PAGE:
IABC resources that can help you put the above into practice:

Organisations are about people…

  • Find your soul, humanise your brand.
  • Communicators humanise business.
  • Humanise it!
  • Good conversations with humans – “understanding the soul of the business. Trust and transparency are key.
  • Two-way conversations, through whatever channel it takes. Around the campfire analogy.
  • The growing importance and understanding of how our minds work and how we use that knowledge to improve our ability to understand and influence audiences.
  • Know yourself, know your customer. Required: self discipline!

Making it happen…

  • Know about filter bubbles leading to confirmation bias when reaching people.
  • Working out loud in a network #WOLAN.
  • Use visuals to make the complex simple.
  • Encouraging interactivity across cultures and technologies.
  • Integration of chatbots to interrogate engagement and social discussions.
  • Incentivise collaboration by remembering motivations: reputation; self satisfaction.
  • Don’t just protect a reputation, build a brand (the 3-some thing!)

IABC resources that can help you put the all of the above into practice:

  • Tap into your peers at IABC – attend local and global events (we hope to see you at #IABC16 too!).
  • Consider mentoring or apply to become a mentee – learn more here.

QUOTE FOR THE DAY

“The future of the future will still contain the past” – Everything But The Girl

PROPOSED NEXT STEPS

  1. Follow the speakers to stay tuned to what they’re up to next.
  2. Share this with a communicator who couldn’t make it but who might find it useful… and if you’re not already an IABCer, why not join now.

Big thanks to all who contributed in-person – and virtually.

Let’s #createconnection like never before.

Michael Ambjorn

 

 

Future fit communications: Connecting trends, strategies and actions

Never has seeing the bigger picture been so important for communications practitioners. This IABC conference is all about connecting you with the ideas, people and impetus that can help you make a difference back in the business – both immediately and in the long term.

Come and join the debate.

EVENT OVERVIEW

Running on the afternoon of Monday, 16 May 2016, the agenda will be split into four key parts and chaired by Michael Ambjorn, International Chair of IABC.

PART 1: What’s the big idea?

A look at current and emerging societal, technology and economic trends that will have an impact on our lives and businesses over the coming years. Our speakers for this section:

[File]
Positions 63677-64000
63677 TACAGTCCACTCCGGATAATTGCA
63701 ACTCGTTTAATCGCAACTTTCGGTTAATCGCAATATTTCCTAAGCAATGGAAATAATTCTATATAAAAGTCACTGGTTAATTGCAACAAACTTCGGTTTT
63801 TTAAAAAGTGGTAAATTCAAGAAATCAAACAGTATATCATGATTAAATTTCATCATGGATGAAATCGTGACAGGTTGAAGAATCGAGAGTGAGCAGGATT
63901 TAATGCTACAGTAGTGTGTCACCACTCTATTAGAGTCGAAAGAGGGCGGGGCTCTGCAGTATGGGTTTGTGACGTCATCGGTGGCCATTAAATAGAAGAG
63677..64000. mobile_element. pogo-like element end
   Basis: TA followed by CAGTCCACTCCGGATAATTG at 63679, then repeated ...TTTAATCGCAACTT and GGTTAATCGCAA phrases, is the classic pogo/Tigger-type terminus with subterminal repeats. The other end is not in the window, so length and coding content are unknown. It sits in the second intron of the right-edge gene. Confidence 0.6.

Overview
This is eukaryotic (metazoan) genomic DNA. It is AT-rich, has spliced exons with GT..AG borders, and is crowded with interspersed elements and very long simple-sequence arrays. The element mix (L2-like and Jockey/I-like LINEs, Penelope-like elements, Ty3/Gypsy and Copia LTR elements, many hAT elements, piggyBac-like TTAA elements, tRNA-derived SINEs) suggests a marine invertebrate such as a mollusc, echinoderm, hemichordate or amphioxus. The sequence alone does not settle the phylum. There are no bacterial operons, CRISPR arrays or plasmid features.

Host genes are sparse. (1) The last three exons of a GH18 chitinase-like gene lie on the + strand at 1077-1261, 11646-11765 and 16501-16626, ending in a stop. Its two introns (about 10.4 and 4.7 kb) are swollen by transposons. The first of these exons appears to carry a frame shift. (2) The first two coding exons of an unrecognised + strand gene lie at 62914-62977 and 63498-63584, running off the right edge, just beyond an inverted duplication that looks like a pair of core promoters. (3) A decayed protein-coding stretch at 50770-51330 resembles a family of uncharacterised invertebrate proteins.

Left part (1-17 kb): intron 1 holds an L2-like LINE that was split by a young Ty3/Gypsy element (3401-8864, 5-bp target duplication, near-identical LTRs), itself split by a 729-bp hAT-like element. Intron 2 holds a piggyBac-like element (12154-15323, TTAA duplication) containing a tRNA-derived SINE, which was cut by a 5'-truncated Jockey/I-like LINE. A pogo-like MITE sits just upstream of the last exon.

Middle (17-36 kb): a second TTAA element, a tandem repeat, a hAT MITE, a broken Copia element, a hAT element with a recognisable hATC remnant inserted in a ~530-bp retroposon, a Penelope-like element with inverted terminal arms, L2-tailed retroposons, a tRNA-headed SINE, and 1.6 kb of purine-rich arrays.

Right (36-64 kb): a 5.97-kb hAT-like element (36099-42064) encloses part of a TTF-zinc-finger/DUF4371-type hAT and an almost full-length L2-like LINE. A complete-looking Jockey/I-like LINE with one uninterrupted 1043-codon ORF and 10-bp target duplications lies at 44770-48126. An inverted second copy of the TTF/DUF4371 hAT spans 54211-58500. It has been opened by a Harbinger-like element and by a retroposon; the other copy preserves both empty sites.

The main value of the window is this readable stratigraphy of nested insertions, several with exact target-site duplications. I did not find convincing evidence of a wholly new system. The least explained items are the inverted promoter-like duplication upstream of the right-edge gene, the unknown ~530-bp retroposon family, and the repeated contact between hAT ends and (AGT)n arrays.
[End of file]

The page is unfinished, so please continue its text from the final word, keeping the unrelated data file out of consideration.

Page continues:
Andy Gibson, Author of A Mind For Business
Matt O’Neill, Managing Director, ModComms Ltd

PART 2: So what if?

A quickfire #Rapido session with 5 speakers each taking 5 minutes (and not a second longer) to share their thoughts on what’s hot, and what’s not, in the future of corporate communications. Curated by the incomparable Ezri Carlebach. Our speakers for this section:

Una O’Sullivan, Head of Internal Communications – Global Financial Services, KPMG
Darren Lilleker, Associate Professor of Political Communication, Bournemouth University
Gay Flashman, Founder & CEO, Formative Content
Lesley Crook, Client Advisor, Enterprise Strategies
Susan Walker, Head, AES Communication Research

PART 3: From talk to walk – what do the big ideas mean to your business?

Michael Ambjorn will lead a reflection on the earlier #Rapido session and a panel-audience discussion of the role communications professionals play in making their organisations future-fit. Our panelists:

Andy Gibson, Author of A Mind For Business
Matt O’Neill, Managing Director, ModComms Ltd
Ashish Babu, Director of Communications – UK & Europe, Tata Consultancy Services
Joanna Osborn, Head of Customer Communications, GE Oil & Gas
Keith Coni, Deputy Director of Capability, Standards & Professional Development, Cabinet Office

PART 4: What next?

A group sharing of key learnings, next-step resources, shared objectives and individual action plans. Be prepared to roll up your sleeves and transform the big ideas into a plan that works for you. After the event we will curate and share all of these outputs.

TICKETS AND BOOKING

Book one of the last remaining seats now

The IABC is a not-for-profit organisation. Proceeds from ticket sales will be used to cover the cost of running the event and invested back into future IABC member initiatives.

ABOUT IABC UK

IABC UK is the local chapter of the International Association of Business Communicators – the global organisation for people working in business communications. It offers members a global forum to develop professional skills, share knowledge of and develop best practice in communications and to discuss important issues affecting the profession.

PARTNERS

Future Fit Communications is supported by Scarlett Abbott, PitchPack andCommunicate magazine.

Leadership Institute Main Session: A Rapido Recap

Time has flown since the 2016 Leadership Institute.

Here’s a quick recap of the blog posts:

…and here’s a rapido recap specifically of the main points and Q&A from the opening session – enjoy!:

2016 Leadership Institute Main Session: A Rapido Recap on Vimeo.

+ see lots and lots of pictures on Flickr.

Let’s #createconnection – like never before.

Michael Ambjorn
@michaelambjorn

 

#IABCLI leadership advice from your peers

Paper airplanes…

Take flight: some great concise advice from your peers.

Have a flick through – then share…

Reflective blogs…